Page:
This weekend I took time to use those heartbeats well. I talked with my college girl Sydney who was home on break. I listened to her discuss school and a possible trip to explore a new city. I texted Emma to ask her how she was handling the stressful schedule she has in costuming a show. I ran errands, balanced my checkbook, paid bills, baked cookies, and made dinners. I spent time with my husband--laughing--belly laughs, and talking from the heart. I made a deal with my son--to have him earn specific dollar amounts so he could buy that new video game--and I supervised his work as I cleaned and organized my own bedroom, the closet, and part of the cellar. I donated three bags of clothes to Goodwill. I decorated for Halloween despite the twinges of pain that I had when I unpacked a few decorations that had adorned my parents’ home last Halloween. I took time to run around with the dog outside. I gave her a bath using the hose which will soon be put up for the winter and got my jeans and sneakers sopping wet in the process. I listened to the radio. I watched a little television--shows I enjoy. I took time to look up at the beautiful colored trees and to feel the crisp air on my face. I shook off the grief that I let seep back into my thoughts at times in death’s aftermath, and I made my weekend heartbeats count.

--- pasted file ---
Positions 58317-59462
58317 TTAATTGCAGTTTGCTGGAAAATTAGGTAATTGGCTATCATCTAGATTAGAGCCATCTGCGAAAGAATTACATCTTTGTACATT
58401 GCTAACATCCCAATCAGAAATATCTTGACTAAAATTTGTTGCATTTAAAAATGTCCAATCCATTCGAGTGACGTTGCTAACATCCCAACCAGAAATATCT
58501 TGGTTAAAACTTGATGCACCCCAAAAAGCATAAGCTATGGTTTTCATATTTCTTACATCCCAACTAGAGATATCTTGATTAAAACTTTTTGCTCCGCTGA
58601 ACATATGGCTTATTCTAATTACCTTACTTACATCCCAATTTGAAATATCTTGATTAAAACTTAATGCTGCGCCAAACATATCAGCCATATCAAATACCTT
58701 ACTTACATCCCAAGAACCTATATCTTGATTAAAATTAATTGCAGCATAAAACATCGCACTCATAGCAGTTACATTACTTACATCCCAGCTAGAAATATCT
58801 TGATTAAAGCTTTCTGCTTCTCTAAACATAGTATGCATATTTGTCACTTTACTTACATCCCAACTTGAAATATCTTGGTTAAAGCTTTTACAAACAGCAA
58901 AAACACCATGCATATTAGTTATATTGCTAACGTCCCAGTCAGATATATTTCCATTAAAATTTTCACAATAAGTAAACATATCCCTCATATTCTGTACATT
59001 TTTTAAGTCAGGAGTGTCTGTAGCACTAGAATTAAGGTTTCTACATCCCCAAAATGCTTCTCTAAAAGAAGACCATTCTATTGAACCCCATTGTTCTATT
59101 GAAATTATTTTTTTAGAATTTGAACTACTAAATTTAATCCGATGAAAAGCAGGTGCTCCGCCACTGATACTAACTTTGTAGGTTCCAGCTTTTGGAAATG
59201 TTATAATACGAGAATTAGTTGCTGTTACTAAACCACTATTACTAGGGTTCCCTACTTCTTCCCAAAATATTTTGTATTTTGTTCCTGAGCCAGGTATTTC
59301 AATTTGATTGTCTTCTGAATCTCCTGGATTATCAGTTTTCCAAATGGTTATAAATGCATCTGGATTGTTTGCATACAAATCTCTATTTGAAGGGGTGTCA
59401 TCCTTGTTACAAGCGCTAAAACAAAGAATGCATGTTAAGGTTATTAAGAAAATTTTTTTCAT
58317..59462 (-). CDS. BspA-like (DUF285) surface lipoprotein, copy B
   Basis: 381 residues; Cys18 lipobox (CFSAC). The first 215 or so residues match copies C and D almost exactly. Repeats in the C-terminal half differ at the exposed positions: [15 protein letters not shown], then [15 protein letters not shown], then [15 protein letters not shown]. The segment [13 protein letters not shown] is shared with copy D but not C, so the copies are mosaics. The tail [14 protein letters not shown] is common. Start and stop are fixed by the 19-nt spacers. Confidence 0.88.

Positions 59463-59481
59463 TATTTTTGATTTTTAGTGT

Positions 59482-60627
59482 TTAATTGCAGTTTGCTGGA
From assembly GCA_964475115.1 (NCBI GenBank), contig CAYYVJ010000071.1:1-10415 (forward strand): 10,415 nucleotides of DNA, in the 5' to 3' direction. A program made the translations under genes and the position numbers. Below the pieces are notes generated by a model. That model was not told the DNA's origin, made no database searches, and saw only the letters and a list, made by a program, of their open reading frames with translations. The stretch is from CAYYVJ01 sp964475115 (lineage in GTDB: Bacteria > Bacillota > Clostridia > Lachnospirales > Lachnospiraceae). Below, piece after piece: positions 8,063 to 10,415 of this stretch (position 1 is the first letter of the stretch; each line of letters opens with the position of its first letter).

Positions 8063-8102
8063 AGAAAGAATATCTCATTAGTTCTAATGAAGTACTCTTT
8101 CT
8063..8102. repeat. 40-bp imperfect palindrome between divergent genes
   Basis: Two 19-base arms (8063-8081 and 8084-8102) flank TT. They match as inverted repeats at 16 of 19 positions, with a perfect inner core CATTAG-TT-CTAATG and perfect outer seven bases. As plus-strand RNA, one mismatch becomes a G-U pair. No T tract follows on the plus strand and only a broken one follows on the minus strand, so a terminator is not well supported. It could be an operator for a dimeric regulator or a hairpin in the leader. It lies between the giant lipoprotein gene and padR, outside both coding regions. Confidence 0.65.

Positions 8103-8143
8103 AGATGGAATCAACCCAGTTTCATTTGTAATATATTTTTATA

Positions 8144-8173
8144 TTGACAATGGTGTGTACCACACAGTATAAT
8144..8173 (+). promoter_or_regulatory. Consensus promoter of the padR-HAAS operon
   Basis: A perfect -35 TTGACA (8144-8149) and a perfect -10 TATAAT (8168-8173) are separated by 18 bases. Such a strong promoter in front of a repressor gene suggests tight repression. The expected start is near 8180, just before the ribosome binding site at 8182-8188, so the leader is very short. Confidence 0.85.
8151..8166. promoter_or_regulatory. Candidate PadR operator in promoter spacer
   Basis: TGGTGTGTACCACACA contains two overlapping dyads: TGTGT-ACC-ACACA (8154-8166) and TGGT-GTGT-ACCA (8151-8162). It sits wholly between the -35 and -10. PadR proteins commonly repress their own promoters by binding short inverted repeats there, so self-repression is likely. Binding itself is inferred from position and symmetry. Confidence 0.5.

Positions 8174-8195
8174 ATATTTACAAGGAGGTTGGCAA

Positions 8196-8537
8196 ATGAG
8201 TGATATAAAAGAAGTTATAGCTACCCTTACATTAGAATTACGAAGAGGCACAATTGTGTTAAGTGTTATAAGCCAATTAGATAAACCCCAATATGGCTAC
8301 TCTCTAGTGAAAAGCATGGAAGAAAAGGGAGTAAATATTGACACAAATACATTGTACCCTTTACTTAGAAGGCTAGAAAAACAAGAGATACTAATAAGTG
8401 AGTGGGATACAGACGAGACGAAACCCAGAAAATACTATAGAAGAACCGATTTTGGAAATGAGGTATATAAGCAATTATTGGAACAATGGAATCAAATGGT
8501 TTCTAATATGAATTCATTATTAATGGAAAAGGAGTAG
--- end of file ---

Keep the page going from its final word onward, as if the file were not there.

My students wrote for those 15 minutes, never pausing. Afterwards I asked them to share with me what that experience of writing freely had been like for them. The discussion that followed reminded me of how intuitively I teach, how my 22 years in the classroom have not been wasted heartbeats, by any means. Once again, as has been the case time after time, I went with my gut this morning and I took time to listen, to really listen, to my kids. The teens shared with me their thoughts, their dreams, their stressors, their plans of action, their To-Do lists. The discussion expanded into reflections upon what the world expects of them, what they expect from themselves, and what it is they need to do to live a life that will thrill them. And then I found myself saying it aloud, “We only have so many heartbeats in these lives of ours. What do you want to do with the number of heartbeats you’ve been given?” Several of my students nodded. One spoke up. “That’s exactly what this is about”, he said. “That’s exactly what I was writing about!”